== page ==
A few weeks back the powers that be at Fox were shook to their core when an advanced, nearly complete version of X-Men Origins: Wolverine was leaked out on the internet. They shouldn’t have worried, it turned into the best bit of advanced publicity the film could have received.
Instead of turning everyday moviegoers away from this first mutant prequel, many casual fans became virtually rabid. The ultimate kicker is they wanted to see the finalized version—the one with all the CGI effects in place--would look “on the big screen.”
So the question doesn’t become if this latest chapter in the cinematic X-Men mythos is a worthy apology for the previous mistake. That was a dead issue. The real question then becomes is the completed version of Wolverine, the one that will have all the huge bangs and screaming whistles, truly worth seeing on the big screen?
The answer is a qualified yes.
If the guys at Marvel Entertainment have bestowed the voice actor Steve Blum the job of the animated Logan “for life,” they really should think about tying Hugh Jackman for his live-action work. Yes, he’s a lankier, better looking and just plain taller than the comicdom’s #1 crazed Canuck. At the same time, when he finally lights an oversized cheroot and starts saying “bub,” one just can’t see anyone else in the role. Jackman wears his claws like a well-cut suit these days, and is all the better for it. Director Gavin Hood gives Jackman plenty of wonderfully explosive backdrops that frame Wolvie’s crazed killer side for maximum posterization.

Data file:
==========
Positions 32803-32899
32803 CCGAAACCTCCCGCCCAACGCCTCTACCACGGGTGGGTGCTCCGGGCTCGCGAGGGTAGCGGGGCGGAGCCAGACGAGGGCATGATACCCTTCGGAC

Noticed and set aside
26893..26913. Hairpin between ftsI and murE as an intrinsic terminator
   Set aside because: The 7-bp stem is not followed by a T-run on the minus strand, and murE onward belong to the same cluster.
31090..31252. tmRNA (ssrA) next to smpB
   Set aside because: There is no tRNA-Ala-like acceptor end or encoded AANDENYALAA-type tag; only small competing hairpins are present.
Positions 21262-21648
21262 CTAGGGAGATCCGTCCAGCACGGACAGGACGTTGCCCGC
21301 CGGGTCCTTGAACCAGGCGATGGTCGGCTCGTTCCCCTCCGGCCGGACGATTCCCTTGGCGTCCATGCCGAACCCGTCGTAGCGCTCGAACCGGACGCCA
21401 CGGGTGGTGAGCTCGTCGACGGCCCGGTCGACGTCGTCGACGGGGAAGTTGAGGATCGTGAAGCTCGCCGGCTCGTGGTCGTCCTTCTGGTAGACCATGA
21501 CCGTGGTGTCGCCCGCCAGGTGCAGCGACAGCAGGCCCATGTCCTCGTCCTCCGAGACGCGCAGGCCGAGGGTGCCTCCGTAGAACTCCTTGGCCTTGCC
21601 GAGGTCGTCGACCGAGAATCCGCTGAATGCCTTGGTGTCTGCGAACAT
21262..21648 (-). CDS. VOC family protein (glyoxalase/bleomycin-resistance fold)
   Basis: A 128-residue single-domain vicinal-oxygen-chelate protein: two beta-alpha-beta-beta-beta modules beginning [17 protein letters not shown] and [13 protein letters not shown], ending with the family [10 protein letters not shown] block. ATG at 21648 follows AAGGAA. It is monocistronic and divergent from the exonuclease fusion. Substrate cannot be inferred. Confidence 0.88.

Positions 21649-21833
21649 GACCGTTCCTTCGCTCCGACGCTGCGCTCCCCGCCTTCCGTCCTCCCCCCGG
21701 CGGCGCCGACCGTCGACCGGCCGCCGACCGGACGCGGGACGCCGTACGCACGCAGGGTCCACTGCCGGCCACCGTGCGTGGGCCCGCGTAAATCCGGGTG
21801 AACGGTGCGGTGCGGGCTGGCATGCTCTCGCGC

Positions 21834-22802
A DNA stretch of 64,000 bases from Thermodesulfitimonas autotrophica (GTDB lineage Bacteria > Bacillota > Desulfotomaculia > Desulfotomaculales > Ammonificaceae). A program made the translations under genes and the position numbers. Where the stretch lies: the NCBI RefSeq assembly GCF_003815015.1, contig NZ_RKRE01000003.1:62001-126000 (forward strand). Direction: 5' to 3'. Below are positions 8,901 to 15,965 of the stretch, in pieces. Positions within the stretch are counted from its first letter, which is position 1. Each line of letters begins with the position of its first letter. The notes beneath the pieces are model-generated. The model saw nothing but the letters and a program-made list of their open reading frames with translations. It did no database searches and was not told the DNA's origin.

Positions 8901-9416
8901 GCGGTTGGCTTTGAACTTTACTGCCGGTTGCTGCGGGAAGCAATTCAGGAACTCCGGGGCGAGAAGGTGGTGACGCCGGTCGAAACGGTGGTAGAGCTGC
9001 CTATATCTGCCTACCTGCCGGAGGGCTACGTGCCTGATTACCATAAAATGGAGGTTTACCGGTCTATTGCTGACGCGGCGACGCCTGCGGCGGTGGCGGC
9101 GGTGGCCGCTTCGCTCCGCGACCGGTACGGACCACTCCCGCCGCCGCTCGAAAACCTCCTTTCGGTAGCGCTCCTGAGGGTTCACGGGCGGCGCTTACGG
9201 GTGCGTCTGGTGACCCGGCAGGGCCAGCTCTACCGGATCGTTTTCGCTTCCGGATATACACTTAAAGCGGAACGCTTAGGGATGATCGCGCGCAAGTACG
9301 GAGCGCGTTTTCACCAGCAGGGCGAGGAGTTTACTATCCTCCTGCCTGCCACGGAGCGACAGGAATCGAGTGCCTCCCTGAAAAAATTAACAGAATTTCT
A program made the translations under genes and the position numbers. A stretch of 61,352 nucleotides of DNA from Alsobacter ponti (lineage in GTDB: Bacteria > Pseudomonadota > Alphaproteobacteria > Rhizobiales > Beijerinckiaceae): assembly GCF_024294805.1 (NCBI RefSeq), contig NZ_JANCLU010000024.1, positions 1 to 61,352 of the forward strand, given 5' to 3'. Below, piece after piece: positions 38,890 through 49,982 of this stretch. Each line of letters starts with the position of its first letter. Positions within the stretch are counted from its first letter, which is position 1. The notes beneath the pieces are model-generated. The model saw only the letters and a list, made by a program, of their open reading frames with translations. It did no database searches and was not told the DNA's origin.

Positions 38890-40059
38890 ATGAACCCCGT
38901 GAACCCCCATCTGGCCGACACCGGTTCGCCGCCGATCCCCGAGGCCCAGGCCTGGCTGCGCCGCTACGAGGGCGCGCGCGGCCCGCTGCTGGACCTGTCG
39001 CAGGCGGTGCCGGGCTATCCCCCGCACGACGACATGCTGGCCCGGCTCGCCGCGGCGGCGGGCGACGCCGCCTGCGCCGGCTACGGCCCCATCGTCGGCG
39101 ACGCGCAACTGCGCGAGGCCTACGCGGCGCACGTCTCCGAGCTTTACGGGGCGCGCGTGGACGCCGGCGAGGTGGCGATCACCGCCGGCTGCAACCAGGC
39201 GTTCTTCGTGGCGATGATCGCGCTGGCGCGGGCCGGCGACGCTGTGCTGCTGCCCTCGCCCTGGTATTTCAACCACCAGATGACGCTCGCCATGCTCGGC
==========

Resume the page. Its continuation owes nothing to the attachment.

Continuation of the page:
Another worthy addition to the cast is that of Taylor Kitsch as Remy LeBeau, a.k.a. Gambit. The con man Cajun lays down the funky hustler motif with sweet cool and proper aplomb. In fact, overall the cast in general does solid work with every one of their individual roles. They do their job so well it almost makes you forget the flaws in this movie, and they are doozies.
This especially becomes apparent when you leave the theater and it dawns on one and all just how big a chump the scriptwriters turned our hero is. The facts are Hood as well as primary scriptwriter David Benioff and Skip Woods jumble and mix up a lot of X-Men history in putting this story together. On the plus side, unlike X-Men III, they concentrate on one story line, the origins of guess who. On the negative side, they do play so fast and loose with logic that the holes will hit you like a left hook from one a certain Fred Dukes on the car ride home. For instance, when one discovers the deception Kayla Firefox (Lynn Collins), Victor Creed (Liev Schreiber), and Colonel Stryker play on our man, one has to wonder if our dear Logan is either a total idiot to fall for it or been puffing more than his trademark cigars. The only thing that saves it is Jackman plays that sequence with such passion it doesn’t really hit you until much later.
In other words, Jackman and company do a solid job of making you initially miss those errors. Hood packing the film with plenty of ultra-violence and a few truckloads of C-4 don’t hurt neither.
So getting back to the original question. Is Wolverine a solid enough an apology for X-Men United? Overall, yes. Are movie buffs who saw the leaked bootleg going to get their money’s worth? Considering they are not overall as critical as hardcore aficionados, they most certainly are, honest.
Still, overall, is this film worth seeing? As long as you don’t think about it. Think too much and you too will be howling in horror and disgust.